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Following the recent anniversary of the Good Friday Agreement, Open Europe's Aarti Shankar notes that tensions are surfacing in UK-Ireland relations over the Brexit border issue.
18 April 2018
Last week brought the twentieth anniversary of the Good Friday Agreement (GFA), which helped bring an end to thirty years of conflict in Northern Ireland. The GFA is a collaborative achievement between the political parties of Belfast and the UK and Irish government, which established the political and social framework to create stability and peace in Northern Ireland. Both UK and Irish governments have rightly pledged to protect the agreement in all its parts after Brexit.
Yet, in a week where you might have expected British-Irish political relations to centre on celebrating this shared milestone, the discourse on both sides was noticeably tense. The strain in bilateral relations is in a large part a (logical) consequence of Brexit. As I noted earlier, while the outline of a future relationship is now emerging, the unanswered question of how to avoid a hard border on the island of Ireland risks provoking a real crisis. The Irish government secured the inclusion of a “backstop” option for an open Irish border as part of the December joint report – this aims to ensure that if no alternative agreement is reached, the UK will agree to remain part of the relevant aspects of the EU single market and customs union to prevent a hard border. However, the report contained inherent contradictions and all sides cannot agree on what this backstop will look like in practice. This persisting discord appears to have coloured a number of recent UK and Irish statements.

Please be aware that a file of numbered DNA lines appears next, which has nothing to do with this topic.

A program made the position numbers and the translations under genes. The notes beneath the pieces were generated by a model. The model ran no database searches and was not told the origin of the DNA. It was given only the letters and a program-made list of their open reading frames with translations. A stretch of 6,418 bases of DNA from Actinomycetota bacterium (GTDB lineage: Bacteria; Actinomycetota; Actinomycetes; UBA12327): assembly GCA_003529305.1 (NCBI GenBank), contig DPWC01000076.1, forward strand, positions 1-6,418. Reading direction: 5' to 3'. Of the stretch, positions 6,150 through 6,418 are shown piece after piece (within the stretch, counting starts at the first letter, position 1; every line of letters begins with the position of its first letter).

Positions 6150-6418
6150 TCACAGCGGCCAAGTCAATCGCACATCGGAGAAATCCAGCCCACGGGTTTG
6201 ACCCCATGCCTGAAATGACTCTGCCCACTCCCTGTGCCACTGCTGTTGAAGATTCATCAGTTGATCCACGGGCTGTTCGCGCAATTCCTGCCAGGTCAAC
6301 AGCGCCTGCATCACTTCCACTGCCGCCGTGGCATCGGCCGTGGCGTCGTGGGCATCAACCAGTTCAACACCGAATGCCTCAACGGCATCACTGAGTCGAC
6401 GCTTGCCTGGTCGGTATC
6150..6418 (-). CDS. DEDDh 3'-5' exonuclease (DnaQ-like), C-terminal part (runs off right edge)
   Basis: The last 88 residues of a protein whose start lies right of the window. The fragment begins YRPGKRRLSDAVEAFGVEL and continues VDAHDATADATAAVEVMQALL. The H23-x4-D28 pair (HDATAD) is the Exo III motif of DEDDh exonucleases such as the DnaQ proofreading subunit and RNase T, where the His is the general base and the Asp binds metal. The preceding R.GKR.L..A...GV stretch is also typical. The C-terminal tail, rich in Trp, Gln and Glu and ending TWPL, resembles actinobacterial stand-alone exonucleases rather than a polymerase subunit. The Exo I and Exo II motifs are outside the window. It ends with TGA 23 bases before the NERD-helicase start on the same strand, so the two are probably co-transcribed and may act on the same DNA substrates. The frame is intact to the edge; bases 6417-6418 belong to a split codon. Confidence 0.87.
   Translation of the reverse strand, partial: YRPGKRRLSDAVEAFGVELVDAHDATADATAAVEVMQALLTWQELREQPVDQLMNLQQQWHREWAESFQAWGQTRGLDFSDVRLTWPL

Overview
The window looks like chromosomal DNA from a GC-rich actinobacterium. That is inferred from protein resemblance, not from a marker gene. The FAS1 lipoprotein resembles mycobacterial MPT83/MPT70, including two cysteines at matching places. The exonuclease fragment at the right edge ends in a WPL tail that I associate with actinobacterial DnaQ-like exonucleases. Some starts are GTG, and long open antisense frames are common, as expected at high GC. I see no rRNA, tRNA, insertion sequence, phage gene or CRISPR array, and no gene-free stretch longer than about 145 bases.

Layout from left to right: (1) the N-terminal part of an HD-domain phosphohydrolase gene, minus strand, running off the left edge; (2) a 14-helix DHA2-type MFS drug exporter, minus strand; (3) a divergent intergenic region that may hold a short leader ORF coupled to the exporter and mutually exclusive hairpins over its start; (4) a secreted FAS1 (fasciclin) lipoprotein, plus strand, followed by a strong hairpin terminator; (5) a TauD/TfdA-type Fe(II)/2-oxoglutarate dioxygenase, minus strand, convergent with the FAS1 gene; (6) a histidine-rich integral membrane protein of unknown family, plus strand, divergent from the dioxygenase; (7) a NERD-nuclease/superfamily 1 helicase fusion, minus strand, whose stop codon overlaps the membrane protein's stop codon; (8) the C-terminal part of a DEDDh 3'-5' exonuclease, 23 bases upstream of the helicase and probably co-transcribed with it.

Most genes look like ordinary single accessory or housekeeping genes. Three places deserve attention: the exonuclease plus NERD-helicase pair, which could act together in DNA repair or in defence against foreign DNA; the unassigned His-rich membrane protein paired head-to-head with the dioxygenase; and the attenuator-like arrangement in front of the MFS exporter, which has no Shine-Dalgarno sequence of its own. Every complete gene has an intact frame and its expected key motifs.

Speaking in London last week, Brexit Secretary David Davis controversially suggested that the new Irish government under Taoiseach Leo Varadkar has allowed room for “quite a strong influence for Sinn Féin,” slowing down the process of Brexit negotiations. This displays quite a significant misreading of Ireland’s position. Perhaps Davis was trying to highlight Varadkar’s stronger rhetoric and more nationalist tone – former Taoiseach, Enda Kenny, urged Varadkar and Irish Foreign Secretary Simon Coveney to focus on an agreement with “sensitive language in order to achieve the outcome we want.” Or maybe Davis wanted to suggest that Varadkar’s position in a minority government leaves him minimal room to manoeuvre or be flexible – the Brexit spokesperson for Fianna Fáil, the Irish government’s confidence-and-supply partner and Ireland’s biggest opposition party, recently warned Varadkar not to “capitulate” on the need for an open border.